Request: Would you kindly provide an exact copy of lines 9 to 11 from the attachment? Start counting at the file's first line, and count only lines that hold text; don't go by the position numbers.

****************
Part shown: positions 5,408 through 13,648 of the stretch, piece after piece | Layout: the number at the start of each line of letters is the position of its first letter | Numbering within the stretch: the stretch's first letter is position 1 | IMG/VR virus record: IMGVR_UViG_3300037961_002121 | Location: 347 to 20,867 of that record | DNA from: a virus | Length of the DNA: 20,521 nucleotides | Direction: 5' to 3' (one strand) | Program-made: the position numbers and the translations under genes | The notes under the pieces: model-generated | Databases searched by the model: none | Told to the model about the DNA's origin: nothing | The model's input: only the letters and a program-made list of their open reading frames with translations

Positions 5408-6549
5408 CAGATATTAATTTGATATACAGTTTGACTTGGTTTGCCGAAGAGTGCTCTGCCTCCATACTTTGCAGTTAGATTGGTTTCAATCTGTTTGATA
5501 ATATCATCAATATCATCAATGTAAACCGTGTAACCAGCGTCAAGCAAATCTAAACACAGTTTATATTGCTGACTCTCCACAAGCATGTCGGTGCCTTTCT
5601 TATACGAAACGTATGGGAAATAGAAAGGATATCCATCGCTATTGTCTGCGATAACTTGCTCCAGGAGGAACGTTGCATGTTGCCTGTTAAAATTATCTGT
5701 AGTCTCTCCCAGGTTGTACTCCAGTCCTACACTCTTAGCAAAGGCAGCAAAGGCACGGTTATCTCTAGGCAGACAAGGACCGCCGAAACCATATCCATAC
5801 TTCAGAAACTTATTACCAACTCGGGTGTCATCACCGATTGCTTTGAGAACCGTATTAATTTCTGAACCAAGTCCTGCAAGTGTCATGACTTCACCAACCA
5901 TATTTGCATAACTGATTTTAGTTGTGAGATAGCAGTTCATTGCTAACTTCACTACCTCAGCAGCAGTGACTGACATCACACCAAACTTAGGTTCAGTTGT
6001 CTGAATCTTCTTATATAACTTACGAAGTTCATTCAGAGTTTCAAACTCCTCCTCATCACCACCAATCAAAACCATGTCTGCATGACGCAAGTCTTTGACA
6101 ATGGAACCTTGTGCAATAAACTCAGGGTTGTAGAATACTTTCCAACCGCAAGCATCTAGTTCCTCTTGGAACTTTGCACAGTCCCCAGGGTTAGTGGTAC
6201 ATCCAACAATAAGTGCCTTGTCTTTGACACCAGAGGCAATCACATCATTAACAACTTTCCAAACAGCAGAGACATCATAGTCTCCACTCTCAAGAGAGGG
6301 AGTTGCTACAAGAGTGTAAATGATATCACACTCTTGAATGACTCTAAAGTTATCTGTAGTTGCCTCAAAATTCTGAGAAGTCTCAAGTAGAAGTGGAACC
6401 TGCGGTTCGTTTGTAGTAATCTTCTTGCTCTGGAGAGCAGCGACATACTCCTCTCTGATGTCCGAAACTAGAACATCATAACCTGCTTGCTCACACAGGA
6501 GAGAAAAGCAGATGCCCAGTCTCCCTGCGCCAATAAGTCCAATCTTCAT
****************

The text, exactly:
6001 CTGAATCTTCTTATATAACTTACGAAGTTCATTCAGAGTTTCAAACTCCTCCTCATCACCACCAATCAAAACCATGTCTGCATGACGCAAGTCTTTGACA
6101 ATGGAACCTTGTGCAATAAACTCAGGGTTGTAGAATACTTTCCAACCGCAAGCATCTAGTTCCTCTTGGAACTTTGCACAGTCCCCAGGGTTAGTGGTAC
6201 ATCCAACAATAAGTGCCTTGTCTTTGACACCAGAGGCAATCACATCATTAACAACTTTCCAAACAGCAGAGACATCATAGTCTCCACTCTCAAGAGAGGG